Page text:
The same method works for calculating those ratings as well. You determine the number of weeks of permanent partial disability benefits by taking the percentage of the permanent impairment rating and taking that percentage of the maximum weeks of benefits for that type of rating.
The following table shows you the number of weeks of benefits for a 15 percent rating to each one of those 13 other body parts
- Arm – 33.75 weeks for a 15% rating
- Leg – 33.75 weeks for a 15% rating
- Hand – 24 weeks for a 15% rating
- Foot – 20.25 weeks for a 15% rating
- Thumb – 9 weeks for a 15% rating
- Index finger – 6 weeks for a 15% rating
- Middle finger – 5.25 weeks for a 15% rating
- Ring finger -4.5 weeks for a 15% rating
- Little finger – 3.75 weeks for a 15% rating
- Great toe – 4.5 weeks for a 15% rating
- Any toe other than great toe – 3 weeks for a 15% rating
- Traumatic loss of hearing – 11.25 weeks per ear for a 15% rating
- Loss of vision of one eye – 22.5 weeks for a 15% rating
Again, the value of each of these ratings would depend on your weekly workers compensation check amount. You should receive your workers compensation check amount for the number of weeks of benefits owed for the rating.
Will Cashing A Permanent Partial Disability Check End My Case?
Sometimes, the insurance company pays your permanent partial disability benefits in a lump sum. Other times, they pay these benefits weekly. Regardless of which way they pay them, acceptance of permanent partial disability checks does not settle or end your case.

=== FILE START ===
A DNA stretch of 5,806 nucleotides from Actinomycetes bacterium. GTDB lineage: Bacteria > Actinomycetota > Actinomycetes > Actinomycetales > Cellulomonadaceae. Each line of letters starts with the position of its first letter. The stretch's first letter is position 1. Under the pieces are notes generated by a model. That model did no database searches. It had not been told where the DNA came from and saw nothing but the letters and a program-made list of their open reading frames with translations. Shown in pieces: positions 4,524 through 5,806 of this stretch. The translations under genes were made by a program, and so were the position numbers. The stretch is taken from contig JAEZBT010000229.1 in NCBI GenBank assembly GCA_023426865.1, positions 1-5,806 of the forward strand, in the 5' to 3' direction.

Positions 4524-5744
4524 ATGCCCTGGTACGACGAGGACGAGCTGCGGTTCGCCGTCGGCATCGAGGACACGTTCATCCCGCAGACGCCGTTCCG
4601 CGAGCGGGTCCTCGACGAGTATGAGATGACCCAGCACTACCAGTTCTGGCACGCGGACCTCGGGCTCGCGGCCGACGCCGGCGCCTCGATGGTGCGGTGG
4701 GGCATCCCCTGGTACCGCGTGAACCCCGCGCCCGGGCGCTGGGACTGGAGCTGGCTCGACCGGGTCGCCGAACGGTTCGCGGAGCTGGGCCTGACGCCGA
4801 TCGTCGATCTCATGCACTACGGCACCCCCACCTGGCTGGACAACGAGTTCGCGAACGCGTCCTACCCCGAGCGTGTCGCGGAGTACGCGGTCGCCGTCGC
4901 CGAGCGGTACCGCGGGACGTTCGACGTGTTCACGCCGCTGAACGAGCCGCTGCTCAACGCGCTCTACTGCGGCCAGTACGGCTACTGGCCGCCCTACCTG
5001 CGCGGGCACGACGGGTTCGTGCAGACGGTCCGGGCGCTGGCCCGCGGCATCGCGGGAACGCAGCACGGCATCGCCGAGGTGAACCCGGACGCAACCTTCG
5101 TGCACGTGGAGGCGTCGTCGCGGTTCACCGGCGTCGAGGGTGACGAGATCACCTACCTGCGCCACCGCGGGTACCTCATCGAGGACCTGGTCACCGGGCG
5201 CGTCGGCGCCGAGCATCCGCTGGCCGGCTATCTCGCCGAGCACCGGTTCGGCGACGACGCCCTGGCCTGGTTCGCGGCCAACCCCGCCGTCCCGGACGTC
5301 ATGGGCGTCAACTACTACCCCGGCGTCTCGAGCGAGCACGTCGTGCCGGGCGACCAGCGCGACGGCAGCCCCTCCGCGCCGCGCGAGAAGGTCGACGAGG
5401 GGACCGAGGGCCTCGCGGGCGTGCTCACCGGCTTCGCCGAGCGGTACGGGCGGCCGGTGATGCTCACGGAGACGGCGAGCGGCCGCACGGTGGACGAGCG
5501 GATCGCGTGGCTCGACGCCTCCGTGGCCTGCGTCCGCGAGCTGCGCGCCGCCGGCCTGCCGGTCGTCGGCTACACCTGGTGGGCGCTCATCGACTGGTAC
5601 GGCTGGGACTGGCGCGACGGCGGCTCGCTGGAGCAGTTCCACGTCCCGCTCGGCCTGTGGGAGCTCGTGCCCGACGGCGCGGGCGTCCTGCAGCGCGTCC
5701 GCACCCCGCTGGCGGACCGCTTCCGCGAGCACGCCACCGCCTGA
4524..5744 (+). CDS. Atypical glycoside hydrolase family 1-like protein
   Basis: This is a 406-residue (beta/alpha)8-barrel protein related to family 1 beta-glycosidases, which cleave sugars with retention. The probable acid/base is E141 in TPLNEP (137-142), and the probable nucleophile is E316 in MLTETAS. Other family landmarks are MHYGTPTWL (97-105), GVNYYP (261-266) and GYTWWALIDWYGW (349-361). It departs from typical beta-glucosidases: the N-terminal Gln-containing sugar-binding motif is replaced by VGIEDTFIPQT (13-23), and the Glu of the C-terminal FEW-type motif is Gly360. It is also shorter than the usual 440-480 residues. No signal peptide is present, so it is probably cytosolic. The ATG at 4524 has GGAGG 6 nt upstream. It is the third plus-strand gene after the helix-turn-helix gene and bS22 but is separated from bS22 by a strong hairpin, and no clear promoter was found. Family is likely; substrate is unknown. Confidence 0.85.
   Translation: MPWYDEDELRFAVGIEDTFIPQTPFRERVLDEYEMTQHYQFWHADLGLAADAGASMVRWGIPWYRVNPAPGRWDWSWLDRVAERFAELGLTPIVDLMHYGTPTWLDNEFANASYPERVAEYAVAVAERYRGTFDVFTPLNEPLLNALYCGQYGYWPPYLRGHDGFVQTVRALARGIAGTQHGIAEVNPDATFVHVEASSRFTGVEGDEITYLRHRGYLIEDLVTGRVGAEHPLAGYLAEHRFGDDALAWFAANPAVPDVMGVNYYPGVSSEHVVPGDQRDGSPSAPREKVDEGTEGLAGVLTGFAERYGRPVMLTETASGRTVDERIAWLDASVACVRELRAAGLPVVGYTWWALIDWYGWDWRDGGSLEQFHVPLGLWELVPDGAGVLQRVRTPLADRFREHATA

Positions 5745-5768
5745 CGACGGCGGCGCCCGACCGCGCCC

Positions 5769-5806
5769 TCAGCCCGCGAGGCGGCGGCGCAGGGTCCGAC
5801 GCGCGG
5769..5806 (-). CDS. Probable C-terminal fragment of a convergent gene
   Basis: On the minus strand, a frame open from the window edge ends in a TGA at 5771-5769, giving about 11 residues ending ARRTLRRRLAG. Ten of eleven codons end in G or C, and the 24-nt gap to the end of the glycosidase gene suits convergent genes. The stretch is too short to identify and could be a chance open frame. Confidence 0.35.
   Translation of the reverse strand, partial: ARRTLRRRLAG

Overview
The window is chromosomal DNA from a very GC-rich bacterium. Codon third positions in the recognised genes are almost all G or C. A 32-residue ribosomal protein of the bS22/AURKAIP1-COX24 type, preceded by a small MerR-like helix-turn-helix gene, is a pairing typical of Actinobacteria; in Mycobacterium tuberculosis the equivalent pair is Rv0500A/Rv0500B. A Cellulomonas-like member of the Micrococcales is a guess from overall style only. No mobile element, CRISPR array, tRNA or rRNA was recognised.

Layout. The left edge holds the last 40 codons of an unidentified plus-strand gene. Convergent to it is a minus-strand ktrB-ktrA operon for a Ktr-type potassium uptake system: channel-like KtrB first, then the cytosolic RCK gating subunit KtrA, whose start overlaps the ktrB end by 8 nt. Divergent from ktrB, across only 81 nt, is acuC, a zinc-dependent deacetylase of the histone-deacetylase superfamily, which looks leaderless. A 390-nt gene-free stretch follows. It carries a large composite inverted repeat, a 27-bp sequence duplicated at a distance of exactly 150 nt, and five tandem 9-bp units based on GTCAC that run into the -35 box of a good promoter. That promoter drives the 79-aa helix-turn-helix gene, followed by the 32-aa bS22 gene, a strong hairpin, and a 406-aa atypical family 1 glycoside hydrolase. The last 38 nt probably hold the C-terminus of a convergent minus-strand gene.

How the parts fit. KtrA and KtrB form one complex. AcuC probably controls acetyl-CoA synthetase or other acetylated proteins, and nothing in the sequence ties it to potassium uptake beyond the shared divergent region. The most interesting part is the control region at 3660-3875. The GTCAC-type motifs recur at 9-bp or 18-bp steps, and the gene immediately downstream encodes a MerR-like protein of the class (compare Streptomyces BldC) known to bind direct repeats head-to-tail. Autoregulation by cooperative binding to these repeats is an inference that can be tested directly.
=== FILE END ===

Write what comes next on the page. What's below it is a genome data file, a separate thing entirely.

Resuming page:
In order to settle your workers’ compensation case in Georgia, the following things would need to happen:
- You sign paperwork agreeing to settle your case for a certain amount of money;
- An insurance company representative signs that same paperwork; and
- A judge at the Georgia State Board of Workers’ Compensation approves that settlement paperwork.
When the insurance company pays you a check for permanent partial disability benefits, they are simply paying you something they owe you under the law. Settlement is different. Settlement involves an agreement to give up your case in exchange for money.
Although acceptance of this check will not settle your case, you should remember that time limits (called statutes of limitation) may affect how long you have to pursue additional workers compensation benefits. The rules on these deadlines are tricky.
Many people find it difficult to determine how long they have to pursue additional benefits for wage loss, medical treatment, or permanent partial disability. Waiting too long often means that you do not receive the benefits that you should.
Contesting an Incorrect Permanent Partial Disability Rating
Another concern many people have about accepting permanent partial disability benefits is that the disability rating may be incorrect. They also believe that accepting the permanent partial disability check may mean that they legally agree with the rating.
You can still disagree with the permanent partial disability rating the doctor gave you even if you accept some or all of checks that the insurance company pays you. Generally, the way that you would contest the amount of a PPD rating is by filing a Form WC-14 requesting a workers’ compensation hearing.
But, remember that there are deadlines that apply to requesting additional workers compensation benefits. So, do not wait to ask questions and take action when you believe you have not been paid properly.